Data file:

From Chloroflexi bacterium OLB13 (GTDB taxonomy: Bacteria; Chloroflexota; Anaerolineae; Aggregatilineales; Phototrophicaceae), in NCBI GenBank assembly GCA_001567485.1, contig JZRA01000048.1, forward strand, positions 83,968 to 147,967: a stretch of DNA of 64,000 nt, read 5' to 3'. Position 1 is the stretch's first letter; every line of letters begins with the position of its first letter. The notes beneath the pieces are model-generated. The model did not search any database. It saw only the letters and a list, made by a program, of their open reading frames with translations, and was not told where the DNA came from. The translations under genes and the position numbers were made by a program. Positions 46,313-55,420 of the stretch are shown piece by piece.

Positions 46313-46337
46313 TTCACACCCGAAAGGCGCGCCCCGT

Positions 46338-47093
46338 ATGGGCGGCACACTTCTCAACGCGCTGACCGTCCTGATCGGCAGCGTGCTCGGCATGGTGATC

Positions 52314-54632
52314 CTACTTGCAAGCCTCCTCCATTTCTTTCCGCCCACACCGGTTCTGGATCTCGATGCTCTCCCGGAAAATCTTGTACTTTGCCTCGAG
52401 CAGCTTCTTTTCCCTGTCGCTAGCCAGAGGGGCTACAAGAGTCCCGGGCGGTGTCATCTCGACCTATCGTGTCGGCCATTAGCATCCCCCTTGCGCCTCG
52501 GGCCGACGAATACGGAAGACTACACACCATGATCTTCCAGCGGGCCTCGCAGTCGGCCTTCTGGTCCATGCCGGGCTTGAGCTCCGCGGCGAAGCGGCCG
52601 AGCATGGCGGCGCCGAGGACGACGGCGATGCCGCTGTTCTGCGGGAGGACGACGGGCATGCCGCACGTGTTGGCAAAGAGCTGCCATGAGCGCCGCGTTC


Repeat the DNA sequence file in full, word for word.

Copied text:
From Chloroflexi bacterium OLB13 (GTDB taxonomy: Bacteria; Chloroflexota; Anaerolineae; Aggregatilineales; Phototrophicaceae), in NCBI GenBank assembly GCA_001567485.1, contig JZRA01000048.1, forward strand, positions 83,968 to 147,967: a stretch of DNA of 64,000 nt, read 5' to 3'. Position 1 is the stretch's first letter; every line of letters begins with the position of its first letter. The notes beneath the pieces are model-generated. The model did not search any database. It saw only the letters and a list, made by a program, of their open reading frames with translations, and was not told where the DNA came from. The translations under genes and the position numbers were made by a program. Positions 46,313-55,420 of the stretch are shown piece by piece.

Positions 46313-46337
46313 TTCACACCCGAAAGGCGCGCCCCGT

Positions 46338-47093
46338 ATGGGCGGCACACTTCTCAACGCGCTGACCGTCCTGATCGGCAGCGTGCTCGGCATGGTGATC

Positions 52314-54632
52314 CTACTTGCAAGCCTCCTCCATTTCTTTCCGCCCACACCGGTTCTGGATCTCGATGCTCTCCCGGAAAATCTTGTACTTTGCCTCGAG
52401 CAGCTTCTTTTCCCTGTCGCTAGCCAGAGGGGCTACAAGAGTCCCGGGCGGTGTCATCTCGACCTATCGTGTCGGCCATTAGCATCCCCCTTGCGCCTCG
52501 GGCCGACGAATACGGAAGACTACACACCATGATCTTCCAGCGGGCCTCGCAGTCGGCCTTCTGGTCCATGCCGGGCTTGAGCTCCGCGGCGAAGCGGCCG
52601 AGCATGGCGGCGCCGAGGACGACGGCGATGCCGCTGTTCTGCGGGAGGACGACGGGCATGCCGCACGTGTTGGCAAAGAGCTGCCATGAGCGCCGCGTTC